Okay, now to the good stuff. Rodriguez was inspired to remake his vampire free-for-all in order to further delve into the Aztec and Mayan mythologies that he largely hinted at in the original film. The first season of From Dusk till Dawn: The Series is essentially a retelling of the events of the movie with the new cast, personal backstories told in flashbacks, new characters in the mix, and a new outcome. What begins as an almost note-for-note remake is something different by the end of the season.
What, no “abandon all hope, ye who enter here” sign?
While the antagonists were originally straight-up vampires with demonic reptilian features, the new story greatly accentuates the serpent aspect, giving them viper fangs rather than the typical extended canine teeth. This makes for at least one shot that is incredibly unsettling so if you’ve got a serious fear of snakes, brace yourself. They are really more along the lines of shape-shifting snake demons -referred to as culebras- than traditional vampires; an ancient basis for the vampire myth rather than the literal thing.
As much as I enjoy the fleshing out of the original story, I do have to say that watching it play out over an entire television season as opposed to compressed into a single film really highlights for me what an impressive narrative QT and Rodriguez constructed originally. The film hauled ass and packed an immense amount of style, flair, story, and originality in its running time with very little exposition and never felt either rushed or drawn-out.
The show starts out right on the mark and often utilizes an excellent episode design that frames the present day narrative around relevant flashbacks, beginning in the past and then switching back and forth in time without ever feeling disjointed. Ironically, the narrative slows down quite a bit once all hell breaks loose and the Aztec temple filled with demons thirsting for the characters’ blood doesn’t feel as threatening as it should once the initial battle royale dies down.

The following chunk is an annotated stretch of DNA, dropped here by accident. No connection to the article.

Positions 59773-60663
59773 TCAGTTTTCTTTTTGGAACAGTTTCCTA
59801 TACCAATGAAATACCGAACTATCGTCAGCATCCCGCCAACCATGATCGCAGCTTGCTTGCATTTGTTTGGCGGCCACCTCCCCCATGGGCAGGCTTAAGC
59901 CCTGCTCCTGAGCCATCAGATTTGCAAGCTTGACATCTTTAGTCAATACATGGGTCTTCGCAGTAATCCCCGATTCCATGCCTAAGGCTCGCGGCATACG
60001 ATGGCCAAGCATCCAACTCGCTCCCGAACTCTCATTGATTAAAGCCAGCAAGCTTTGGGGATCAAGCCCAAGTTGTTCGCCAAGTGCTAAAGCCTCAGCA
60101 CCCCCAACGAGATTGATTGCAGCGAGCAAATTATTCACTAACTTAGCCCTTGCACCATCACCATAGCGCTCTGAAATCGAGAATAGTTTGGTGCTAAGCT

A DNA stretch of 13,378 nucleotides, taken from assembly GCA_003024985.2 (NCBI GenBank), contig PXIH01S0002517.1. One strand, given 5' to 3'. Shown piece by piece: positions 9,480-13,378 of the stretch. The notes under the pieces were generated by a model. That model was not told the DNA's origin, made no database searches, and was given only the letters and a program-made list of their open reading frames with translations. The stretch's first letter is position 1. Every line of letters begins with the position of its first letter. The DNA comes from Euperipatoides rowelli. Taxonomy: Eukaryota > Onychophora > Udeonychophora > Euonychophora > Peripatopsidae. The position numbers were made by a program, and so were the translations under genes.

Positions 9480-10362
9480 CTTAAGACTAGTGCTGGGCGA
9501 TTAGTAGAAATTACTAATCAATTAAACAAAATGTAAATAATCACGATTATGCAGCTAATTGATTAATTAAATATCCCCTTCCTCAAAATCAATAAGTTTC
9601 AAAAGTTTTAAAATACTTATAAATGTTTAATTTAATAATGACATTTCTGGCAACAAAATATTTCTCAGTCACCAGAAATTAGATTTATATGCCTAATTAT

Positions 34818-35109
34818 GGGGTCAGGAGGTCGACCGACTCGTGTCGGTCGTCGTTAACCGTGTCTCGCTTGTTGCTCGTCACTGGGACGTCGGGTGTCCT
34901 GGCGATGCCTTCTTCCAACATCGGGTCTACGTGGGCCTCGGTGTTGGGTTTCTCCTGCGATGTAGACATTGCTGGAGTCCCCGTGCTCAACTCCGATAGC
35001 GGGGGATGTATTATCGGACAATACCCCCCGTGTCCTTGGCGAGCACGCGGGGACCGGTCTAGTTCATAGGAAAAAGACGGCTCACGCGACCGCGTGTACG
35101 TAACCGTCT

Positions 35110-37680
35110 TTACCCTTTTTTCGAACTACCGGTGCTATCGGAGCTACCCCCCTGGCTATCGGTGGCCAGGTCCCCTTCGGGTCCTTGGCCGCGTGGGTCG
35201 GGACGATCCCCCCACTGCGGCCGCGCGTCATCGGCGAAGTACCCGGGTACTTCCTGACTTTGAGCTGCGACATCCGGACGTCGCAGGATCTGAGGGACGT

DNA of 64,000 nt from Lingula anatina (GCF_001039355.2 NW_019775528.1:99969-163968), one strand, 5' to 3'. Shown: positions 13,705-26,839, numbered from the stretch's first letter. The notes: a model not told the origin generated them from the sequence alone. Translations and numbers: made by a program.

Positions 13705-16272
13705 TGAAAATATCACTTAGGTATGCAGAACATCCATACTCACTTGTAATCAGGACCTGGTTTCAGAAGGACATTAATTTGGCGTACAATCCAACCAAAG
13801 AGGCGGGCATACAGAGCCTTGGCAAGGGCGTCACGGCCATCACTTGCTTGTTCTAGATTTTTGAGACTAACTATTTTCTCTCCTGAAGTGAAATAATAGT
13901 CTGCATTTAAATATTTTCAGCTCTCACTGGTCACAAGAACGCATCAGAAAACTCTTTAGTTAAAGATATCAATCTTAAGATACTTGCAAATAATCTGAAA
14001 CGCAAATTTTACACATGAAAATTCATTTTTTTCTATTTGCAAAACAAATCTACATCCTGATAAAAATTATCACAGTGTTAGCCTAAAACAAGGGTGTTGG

As long as she doesn’t turn into a spider, I’m still game.
There’s no real sense of tension as the cast pulls together to survive and gears up to try to make it to daylight. The story focuses instead on some uninspiring culebra politics, a series of visions testing the characters’ respective resolves, and Santanico’s courting of Richie. But since a lot of this is presumably done to set up possibilities for upcoming seasons, I can let it slide.
The first season of From Dusk till Dawn: The Series can be called a success for the most part. Given its clear budgetary limits, lack of story surprises, and absence of major star power it was never going to be more awesome than the movie was. Somehow it has a better Rotten Tomatoes/Metacritic ratings than the source material got, but I’m chalking that up to film critics being particularly stupid in the 90’s and the enduring cult success of the film giving the show a boost.
What I’m really excited for is to see where the show goes next. I have no earthly idea what Rodriguez has planned for the future here. It’s wide open. I doubt he’s going to adapt the straight-to-DVD sequels, and I’m sure we’re going to be following at least a few of the surviving characters, but the original story was so complete in and of itself that even with the added intrigue it’s hard to see how they’re going to perpetuate this story effectively.
But I seriously doubt that Rodriguez would have commissioned this as the flagship show for his new network without some pretty great ideas of where he wanted to go beyond the tale already told so I’m really looking forward to season two of this one. Retreading familiar ground with new faces, added backstory, and an open ending is all well and good, but the show’s real journey begins now. It can go anywhere from here and I can’t wait to see where.